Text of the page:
To make room for all those new, expensive additions, the Rockets cut bait on a bunch of young players — KJ Martin, TyTy Washington, Usman Garuba, and Josh Christopher.
To be clear, the Rockets will be better, and probably much better, next season. They also won’t be a playoff team, and everything still hinges on the development of young players like Amen Thompson, Jalen Green, Jabari Smith Jr, Alperen Sengun, Tari Eason and Cam Whitmore.
Similarly, the Pistons’ fortunes were never going to rest on Cam Johnson or Max Strus. They rest on Cade. And Ivey. And Duren. And Thompson. Cade needs to be HIM, and one of those other guys needs to be a second star or good enough to be the main ingredient for a trade for a second star.
The Pistons are still at the plate, still have no outs. Perhaps at the trade deadline, armed with expiring contracts, or next offseason when they potentially have $60 million in cap space, they can swing away. Maybe they’ll finally make their big move. But it isn’t out of the question that once again, Weaver has nobody willing to take the deals he is offering.
A Potentially Fatally Flawed Rotation
The biggest disappointment in this Pistons offseson stems from the fact that Detroit is coming off a 17-win season and with gigantic question marks at the power forward position. They finished last season ranked 28th in both offensive and defensive efficiency, per basketball reference.
The additions of Monte Morris and Joe Harris will improve the offense. But it does absolutely nothing to address the defense, and has no impact on a power forward position that remains in disarray.
Bojan Bogdanovic doesn’t have the height or strength to play there long term. Isaiah Stewart’s perimeter shot is still more theory than practice. Marvin Bagley is elite within 5 feet of the rim and struggles everywhere else. James Wiseman is nobody’s idea of a power forward, and might not even be an NBA player.
The optimist might say they are all flawed but young power forwards with room to grow, if you’re willing to put Bojan off to the side. A pessimist says, they are actually flawed centers and they might all be much closer to finished projects than anyone is comfortable admitting.
Detroit has one young, growing center it should count on and invest in, and that person is Jalen Duren. They have one young player who might be worth investing in to serve as a backup center in Isaiah Stewart. Investing big money in a backup center is probably unwise, but if he truly does develop into a 40% 3-point shooter with plus defense, he could carve out a long-term future at power forward and be worth an extension. Big if though.
Then you have Bagley who seems to be an odd man out, and Wiseman who is the worst performer of the bunch and with a big $11 million option year after this one. It’s now or never for Wiseman in any role, and I’m not sure how it is ever gonna happen for him in Detroit.
The Offseason Isn’t Over Yet
If the Piston go into this season with the exact lineup they have on July 5, it feels like only a marginal improvement over last season is possible. A win total that starts with a “2” seems like the most likely outcome. But it is important to remember that the offseason isn’t over yet.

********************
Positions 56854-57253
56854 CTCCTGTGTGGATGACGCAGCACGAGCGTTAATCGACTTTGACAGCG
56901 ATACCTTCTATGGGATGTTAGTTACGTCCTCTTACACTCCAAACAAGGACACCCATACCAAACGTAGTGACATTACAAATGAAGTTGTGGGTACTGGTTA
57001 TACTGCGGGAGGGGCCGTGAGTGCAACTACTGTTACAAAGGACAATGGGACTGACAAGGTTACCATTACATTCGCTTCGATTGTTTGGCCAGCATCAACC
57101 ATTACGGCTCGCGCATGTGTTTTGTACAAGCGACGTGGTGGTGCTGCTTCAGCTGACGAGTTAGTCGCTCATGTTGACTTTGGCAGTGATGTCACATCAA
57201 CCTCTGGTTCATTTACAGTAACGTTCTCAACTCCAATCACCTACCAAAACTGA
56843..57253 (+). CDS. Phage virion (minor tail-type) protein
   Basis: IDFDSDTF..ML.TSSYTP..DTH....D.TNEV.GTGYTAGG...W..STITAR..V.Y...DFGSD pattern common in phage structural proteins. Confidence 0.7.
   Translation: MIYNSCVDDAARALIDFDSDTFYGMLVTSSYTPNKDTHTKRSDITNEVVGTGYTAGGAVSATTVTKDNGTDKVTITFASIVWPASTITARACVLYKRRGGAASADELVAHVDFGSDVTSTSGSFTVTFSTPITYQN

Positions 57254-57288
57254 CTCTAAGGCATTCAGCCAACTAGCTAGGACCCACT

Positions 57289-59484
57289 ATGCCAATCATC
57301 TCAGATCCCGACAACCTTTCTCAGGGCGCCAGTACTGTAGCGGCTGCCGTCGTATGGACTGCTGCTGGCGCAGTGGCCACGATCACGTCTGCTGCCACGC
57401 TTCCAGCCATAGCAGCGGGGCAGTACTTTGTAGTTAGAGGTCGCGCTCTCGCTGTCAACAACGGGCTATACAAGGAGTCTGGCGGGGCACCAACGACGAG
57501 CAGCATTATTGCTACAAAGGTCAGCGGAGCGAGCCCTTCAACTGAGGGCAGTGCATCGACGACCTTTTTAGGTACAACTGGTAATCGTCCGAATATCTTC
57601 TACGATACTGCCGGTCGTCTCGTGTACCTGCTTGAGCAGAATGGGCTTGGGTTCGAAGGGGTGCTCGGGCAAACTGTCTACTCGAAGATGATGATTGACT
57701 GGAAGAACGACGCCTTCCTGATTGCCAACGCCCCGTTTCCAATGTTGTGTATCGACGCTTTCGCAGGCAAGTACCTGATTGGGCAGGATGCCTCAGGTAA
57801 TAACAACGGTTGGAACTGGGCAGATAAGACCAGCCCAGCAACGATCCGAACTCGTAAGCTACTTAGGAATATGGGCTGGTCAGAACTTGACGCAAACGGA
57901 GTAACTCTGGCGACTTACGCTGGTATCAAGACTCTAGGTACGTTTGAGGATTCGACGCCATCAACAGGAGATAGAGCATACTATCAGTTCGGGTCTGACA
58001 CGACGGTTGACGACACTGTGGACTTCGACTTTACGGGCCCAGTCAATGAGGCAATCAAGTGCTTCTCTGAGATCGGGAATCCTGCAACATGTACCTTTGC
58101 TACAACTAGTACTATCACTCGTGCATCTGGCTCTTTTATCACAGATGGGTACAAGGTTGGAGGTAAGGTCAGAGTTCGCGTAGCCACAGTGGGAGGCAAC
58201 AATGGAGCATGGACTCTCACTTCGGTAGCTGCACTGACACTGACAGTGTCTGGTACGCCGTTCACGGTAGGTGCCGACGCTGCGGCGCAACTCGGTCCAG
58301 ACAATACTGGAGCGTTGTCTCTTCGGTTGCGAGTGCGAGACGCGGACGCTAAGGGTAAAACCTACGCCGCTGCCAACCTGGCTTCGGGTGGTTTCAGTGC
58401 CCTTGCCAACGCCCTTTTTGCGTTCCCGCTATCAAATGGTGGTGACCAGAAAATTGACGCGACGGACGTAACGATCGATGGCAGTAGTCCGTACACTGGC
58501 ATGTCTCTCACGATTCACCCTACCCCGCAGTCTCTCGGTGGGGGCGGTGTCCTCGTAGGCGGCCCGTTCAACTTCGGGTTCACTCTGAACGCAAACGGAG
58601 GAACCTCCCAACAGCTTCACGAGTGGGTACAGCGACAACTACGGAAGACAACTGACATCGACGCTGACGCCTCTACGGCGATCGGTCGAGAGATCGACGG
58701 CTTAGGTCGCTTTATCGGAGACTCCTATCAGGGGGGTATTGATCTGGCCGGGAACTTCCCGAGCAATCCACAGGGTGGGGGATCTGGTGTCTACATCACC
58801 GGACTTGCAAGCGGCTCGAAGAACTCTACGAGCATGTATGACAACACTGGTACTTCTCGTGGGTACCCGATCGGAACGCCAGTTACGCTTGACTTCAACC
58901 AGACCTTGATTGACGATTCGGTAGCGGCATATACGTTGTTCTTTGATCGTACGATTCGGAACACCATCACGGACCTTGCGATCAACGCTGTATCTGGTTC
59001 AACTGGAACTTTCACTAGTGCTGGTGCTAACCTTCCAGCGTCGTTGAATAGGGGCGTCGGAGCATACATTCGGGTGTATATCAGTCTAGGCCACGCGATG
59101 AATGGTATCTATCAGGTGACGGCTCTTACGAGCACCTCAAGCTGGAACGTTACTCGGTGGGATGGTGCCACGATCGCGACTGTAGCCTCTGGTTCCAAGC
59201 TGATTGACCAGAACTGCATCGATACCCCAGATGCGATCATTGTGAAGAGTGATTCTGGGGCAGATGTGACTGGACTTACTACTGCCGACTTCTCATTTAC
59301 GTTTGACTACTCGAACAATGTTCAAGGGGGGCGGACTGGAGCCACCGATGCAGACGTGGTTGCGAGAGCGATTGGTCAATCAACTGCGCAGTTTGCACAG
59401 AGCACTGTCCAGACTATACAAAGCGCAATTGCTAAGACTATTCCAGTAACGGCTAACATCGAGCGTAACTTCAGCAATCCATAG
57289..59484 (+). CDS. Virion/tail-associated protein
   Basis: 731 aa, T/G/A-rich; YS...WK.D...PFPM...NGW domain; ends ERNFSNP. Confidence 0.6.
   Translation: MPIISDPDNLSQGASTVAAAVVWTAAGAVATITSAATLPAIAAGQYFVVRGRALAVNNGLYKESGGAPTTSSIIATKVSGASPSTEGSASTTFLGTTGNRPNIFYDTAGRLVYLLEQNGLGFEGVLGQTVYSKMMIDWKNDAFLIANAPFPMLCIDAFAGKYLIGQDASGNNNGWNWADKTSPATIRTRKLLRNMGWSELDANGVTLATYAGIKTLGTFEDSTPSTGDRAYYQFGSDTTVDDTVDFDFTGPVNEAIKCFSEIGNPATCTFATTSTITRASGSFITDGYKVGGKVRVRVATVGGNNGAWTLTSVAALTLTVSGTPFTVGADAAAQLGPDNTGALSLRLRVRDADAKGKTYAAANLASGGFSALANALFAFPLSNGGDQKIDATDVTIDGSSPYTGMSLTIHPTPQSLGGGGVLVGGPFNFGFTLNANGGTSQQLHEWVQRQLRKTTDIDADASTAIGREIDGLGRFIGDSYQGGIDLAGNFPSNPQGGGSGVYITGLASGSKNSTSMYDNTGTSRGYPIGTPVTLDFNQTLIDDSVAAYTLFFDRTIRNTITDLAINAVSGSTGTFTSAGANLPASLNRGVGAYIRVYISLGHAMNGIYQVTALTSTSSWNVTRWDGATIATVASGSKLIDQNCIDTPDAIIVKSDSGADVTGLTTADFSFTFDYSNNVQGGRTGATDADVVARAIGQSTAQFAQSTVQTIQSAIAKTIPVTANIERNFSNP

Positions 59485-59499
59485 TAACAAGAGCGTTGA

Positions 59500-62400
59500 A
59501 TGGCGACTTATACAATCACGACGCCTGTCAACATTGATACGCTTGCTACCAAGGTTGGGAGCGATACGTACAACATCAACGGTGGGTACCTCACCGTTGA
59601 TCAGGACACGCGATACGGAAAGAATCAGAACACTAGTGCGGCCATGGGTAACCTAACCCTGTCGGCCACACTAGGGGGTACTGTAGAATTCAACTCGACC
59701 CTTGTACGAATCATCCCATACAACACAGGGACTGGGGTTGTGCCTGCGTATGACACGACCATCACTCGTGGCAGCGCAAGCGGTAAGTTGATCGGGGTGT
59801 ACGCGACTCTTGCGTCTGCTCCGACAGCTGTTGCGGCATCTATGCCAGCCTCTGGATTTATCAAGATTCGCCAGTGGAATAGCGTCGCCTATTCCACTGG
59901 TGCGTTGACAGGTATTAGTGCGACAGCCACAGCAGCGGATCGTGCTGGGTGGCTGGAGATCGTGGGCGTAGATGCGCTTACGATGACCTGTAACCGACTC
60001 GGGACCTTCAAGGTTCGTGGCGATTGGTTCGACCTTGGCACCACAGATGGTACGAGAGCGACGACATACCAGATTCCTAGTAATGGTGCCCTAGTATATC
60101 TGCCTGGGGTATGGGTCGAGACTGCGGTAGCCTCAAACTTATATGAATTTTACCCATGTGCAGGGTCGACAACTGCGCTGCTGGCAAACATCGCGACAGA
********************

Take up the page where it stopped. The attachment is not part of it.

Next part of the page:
The Pistons are reportedly shopping both Bagley and Hayes. The new roster additions might also mean they could sell high on Bojan or Burks and get a respectable, two-way power forward if a team is willing to offload one. The team could also, honestly, use a defensive-minded veteran center as Wiseman insurance and to help Duren grow into his role. Both moves are entirely possible. Detroit still has a $7 million exception and salaries that are easy to toss into a deal.
The potential for Weaver to hit a home run is long gone. But he can get runs across the plate with a little more maneuvering and roster balancing. It doesn’t need to be a big name, it just needs to be a player or players who help Detroit’s defense, and allows players to slot more easily into their assigned roles.
A rotation built on the foundation of Cade Cunningham, Jaden Ivey, Jalen Duren, Ausar Thompson, Joe Harris, Monte Morris, and Isaiah Stewart is workable. The offense will be better. Cae will be healthy. The potential for year 2 growth from Jaden and Jalen is exciting. The addition of the speed, defense and passing from Ausar adds a new wrinkle missing on the wing in Detroit for years. And there are a handful of reliable vets who can shoot. But you need more size and more defense. And that means you need something that Bogdanovic, Bagley, and Wiseman just can’t deliver.
Until Detroit addresses those fundamental flaws on the roster, it’s accurate to say this offseason has been a significant disappointment if the goal truly is to take a big step forward next season.
An upgrade at power forward, however, could put Detroit in line to not just be a better, more balanced team on the upswing. They could have the profile of this year’s Indiana Pacers, or look like with another year or two, they could be where the Cavs and Kings find themselves now.
There’s always next offseason!